Trans-pacific trade agreement hurts consumers
11 Jun 2013
More transparency and stronger protection for consumers
is what consumer organisations are calling for
in the next round of negotiations of the Trans Pacific
The TPP is a trade agreement which will undergo its
18th round of negotiations next month in Malaysia. The
agreement involves 12 countries in the Americas and the
Twenty-five CI Members have issued a statement expressing
serious concern about the consequences for consumers of the
agreement in its current form, including:
- Intellectual property: Raises intellectual
property protections above existing World Trade Organization rules.
This could mean less competition and higher prices for consumers
while the extension of copyright may mean important cultural works
remain in private hands for much longer periods of time.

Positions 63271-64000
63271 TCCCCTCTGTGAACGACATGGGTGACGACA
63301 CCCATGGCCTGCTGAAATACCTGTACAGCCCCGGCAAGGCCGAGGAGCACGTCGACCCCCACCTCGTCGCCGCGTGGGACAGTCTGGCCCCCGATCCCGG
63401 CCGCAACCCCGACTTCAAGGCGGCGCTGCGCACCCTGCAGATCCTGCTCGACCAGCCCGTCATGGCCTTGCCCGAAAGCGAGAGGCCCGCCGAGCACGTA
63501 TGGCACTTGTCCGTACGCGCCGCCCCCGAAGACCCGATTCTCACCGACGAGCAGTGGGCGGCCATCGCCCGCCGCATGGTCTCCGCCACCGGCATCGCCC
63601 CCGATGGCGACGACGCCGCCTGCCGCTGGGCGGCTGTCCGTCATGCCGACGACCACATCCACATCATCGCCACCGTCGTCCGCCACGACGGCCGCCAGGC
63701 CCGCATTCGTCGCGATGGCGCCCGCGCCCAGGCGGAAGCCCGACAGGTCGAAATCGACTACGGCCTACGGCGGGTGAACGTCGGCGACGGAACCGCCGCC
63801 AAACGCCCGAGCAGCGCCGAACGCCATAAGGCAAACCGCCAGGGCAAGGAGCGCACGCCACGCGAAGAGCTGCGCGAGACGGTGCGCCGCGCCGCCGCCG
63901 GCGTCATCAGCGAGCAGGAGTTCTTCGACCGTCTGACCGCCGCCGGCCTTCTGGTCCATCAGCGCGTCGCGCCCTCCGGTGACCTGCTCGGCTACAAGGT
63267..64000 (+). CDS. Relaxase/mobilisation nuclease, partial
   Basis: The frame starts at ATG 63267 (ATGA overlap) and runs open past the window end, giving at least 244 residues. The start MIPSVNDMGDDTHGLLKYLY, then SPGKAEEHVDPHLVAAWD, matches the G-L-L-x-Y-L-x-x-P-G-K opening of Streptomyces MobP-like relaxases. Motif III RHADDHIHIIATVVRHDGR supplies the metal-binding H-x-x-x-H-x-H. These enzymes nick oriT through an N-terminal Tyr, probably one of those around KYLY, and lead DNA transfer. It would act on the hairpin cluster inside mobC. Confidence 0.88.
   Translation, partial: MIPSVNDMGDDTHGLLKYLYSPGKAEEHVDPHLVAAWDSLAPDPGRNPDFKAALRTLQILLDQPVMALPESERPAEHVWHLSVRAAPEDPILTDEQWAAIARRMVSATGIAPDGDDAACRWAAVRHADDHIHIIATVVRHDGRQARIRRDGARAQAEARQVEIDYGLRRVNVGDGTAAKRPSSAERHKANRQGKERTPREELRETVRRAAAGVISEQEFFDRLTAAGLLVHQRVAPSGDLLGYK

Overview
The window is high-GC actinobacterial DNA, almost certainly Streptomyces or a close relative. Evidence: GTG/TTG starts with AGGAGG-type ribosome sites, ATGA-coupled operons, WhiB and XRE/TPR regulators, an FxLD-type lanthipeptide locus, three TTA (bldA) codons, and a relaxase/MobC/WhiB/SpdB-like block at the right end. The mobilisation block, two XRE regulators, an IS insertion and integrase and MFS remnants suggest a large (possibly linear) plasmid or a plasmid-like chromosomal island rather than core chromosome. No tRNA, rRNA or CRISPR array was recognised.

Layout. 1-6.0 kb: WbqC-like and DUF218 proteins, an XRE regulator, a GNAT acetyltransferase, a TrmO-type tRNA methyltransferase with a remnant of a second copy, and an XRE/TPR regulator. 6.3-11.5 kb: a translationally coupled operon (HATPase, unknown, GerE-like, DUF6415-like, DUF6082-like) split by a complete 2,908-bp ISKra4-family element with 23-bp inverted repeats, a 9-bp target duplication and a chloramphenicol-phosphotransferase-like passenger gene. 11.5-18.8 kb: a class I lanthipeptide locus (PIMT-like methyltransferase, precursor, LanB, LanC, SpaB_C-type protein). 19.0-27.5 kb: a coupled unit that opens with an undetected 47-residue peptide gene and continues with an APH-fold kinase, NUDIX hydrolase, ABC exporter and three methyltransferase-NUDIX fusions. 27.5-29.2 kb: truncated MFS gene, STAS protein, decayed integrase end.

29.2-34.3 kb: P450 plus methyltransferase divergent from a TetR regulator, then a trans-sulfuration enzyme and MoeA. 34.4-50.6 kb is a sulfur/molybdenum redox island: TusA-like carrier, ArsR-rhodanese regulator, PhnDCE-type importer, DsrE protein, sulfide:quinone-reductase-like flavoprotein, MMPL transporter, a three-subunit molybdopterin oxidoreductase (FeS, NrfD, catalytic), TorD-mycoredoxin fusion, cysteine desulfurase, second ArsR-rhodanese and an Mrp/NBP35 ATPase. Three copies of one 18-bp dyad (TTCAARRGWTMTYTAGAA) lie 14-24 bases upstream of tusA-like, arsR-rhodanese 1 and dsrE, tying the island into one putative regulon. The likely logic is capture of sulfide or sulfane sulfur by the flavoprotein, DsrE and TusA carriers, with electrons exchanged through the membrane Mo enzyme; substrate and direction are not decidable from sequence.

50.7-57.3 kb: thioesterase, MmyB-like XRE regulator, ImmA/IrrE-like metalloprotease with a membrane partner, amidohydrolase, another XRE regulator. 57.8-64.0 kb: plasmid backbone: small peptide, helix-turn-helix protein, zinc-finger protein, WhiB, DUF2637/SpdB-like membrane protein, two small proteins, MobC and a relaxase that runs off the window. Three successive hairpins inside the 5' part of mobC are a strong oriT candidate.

- E-commerce: Lowers privacy standards for
e-commerce transactions. The TPP rules could mean that consumers
making transactions where there are strong privacy laws will still
have their data compromised because it is stored on servers in
countries like the United States where such protections are far
less.With the recent leaks about US Government surveillance
activities, this is even more important.
- Food: Restricts domestic regulations of
genetically modified foods, pesticides and additives. International
rules is already hindering countries who want to ban products which
they consider unsafe. For example, under WTO rules, the European
communities were punished for prohibiting imports of beef from cows
laced with hormones, because the health risks of the use of
artificial hormones on cattle had not been scientifically
- Dispute settlement: Allows
corporations to sue governments in international commercial court.
For example, the tobacco giant Philip Morris is currently suing
Australia under a similar free trade agreement between Australia
and Hong Kong, over Australia's introduction of a law requiring
plain packaging of cigarettes.
Consumer organisations have been denied access to the texts of
the agreement, therefore, CI and participating Member organisations
are asking governments to make the process transparent and to
involve consumer organisations as it is consumers who will be most
affected by the outcomes of the TPP.
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